Trophies are conspicuously absent from the apartment. But by looking long and hard, you can discover one, or rather parts of one. It is the trophy Frederick got as "best athlete" in last season's Montreal indoor meet. The bowl now houses an impatiens plant, while the wood base has been carefully detached, turned upside down, had its plaque removed and now serves as a pot for a butterfly palm. Frederick has held onto one medal, however. It is the gold for the pentathlon at the 1975 World University Games in Rome. The victory had no great international significance, because the field was limited to college and graduate students, but that restriction is meaningful to Frederick. "I suppose it's not that big a deal," she says, "but school is tough. This medal says that within the classification of student-athletes I was the best."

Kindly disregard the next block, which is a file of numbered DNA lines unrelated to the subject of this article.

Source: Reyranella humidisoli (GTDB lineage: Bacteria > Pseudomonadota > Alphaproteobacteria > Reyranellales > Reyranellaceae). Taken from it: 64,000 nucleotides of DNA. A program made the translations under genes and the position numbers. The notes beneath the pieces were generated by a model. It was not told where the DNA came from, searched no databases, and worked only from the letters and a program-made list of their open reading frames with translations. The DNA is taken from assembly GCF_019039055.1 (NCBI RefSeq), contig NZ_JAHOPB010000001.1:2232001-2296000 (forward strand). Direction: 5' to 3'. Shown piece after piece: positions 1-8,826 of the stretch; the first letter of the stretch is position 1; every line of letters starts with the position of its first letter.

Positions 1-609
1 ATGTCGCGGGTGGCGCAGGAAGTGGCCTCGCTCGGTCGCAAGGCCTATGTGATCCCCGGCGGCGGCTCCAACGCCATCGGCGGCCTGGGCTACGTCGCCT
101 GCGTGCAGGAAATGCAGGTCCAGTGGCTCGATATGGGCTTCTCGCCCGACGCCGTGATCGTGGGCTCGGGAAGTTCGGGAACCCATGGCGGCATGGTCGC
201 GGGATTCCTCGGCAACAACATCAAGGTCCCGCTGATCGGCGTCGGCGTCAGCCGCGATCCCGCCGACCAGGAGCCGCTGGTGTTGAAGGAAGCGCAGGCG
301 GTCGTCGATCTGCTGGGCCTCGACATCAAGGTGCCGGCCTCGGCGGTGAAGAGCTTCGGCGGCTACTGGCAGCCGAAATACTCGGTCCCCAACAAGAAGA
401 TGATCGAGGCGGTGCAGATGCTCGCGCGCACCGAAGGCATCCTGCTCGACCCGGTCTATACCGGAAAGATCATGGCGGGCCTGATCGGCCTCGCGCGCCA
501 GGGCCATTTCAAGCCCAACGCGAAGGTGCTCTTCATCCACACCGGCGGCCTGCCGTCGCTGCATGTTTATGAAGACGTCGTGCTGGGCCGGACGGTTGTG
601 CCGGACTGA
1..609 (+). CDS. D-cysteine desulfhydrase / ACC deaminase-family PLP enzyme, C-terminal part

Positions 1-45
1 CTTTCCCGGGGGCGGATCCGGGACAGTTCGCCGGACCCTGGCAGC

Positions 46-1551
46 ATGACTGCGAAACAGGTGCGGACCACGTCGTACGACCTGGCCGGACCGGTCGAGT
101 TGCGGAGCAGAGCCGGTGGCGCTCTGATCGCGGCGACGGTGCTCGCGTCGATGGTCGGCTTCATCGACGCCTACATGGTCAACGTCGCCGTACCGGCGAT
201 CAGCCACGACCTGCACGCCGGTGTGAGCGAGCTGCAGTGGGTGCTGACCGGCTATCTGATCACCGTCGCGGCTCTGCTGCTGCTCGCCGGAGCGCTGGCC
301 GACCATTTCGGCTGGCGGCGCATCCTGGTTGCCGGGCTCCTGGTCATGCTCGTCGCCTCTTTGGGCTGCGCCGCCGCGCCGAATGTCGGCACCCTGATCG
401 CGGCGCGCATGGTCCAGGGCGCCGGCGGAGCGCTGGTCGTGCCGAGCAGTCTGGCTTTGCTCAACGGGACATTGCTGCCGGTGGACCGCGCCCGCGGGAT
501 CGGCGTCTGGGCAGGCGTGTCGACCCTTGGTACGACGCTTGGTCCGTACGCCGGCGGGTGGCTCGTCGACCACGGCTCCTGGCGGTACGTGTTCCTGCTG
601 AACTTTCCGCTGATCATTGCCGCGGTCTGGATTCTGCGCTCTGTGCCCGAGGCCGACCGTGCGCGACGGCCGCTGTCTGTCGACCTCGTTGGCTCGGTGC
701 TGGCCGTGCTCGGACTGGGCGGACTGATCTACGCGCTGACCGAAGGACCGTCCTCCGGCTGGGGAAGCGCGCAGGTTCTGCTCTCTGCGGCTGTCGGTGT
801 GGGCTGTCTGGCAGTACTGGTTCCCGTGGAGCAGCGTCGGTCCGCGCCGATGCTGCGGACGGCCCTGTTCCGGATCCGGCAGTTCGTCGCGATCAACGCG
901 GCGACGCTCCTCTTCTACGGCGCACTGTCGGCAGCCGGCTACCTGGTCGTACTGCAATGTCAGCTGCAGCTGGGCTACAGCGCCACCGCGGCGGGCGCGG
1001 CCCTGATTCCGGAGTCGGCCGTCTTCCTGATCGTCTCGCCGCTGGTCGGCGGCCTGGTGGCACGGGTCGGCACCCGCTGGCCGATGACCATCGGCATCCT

The disposal restored, the sink back in order and a dinner of lamb chops and corn on the stove, Frederick pondered the matter of her continuing sublimation of academia to sport. "The pentathlon gives me a satisfaction that nothing in life has ever given me...except maybe school," she said. "But school is mind-oriented and I'm so physical. If I could have made a career out of professional sports, I would have. What else in life gives you an absolute measurement of where you stand and how much you've progressed?
"Sports, particularly the pentathlon in my case, is tantalizing. It tells you yes or it tells you no. And it tells you in such absolute terms. There is nothing so definite in life as that distance mark, that time, that height, that score."
And right now the goal in Jane Frederick's life is equally definite, 5,000 points, the first 5,000 points.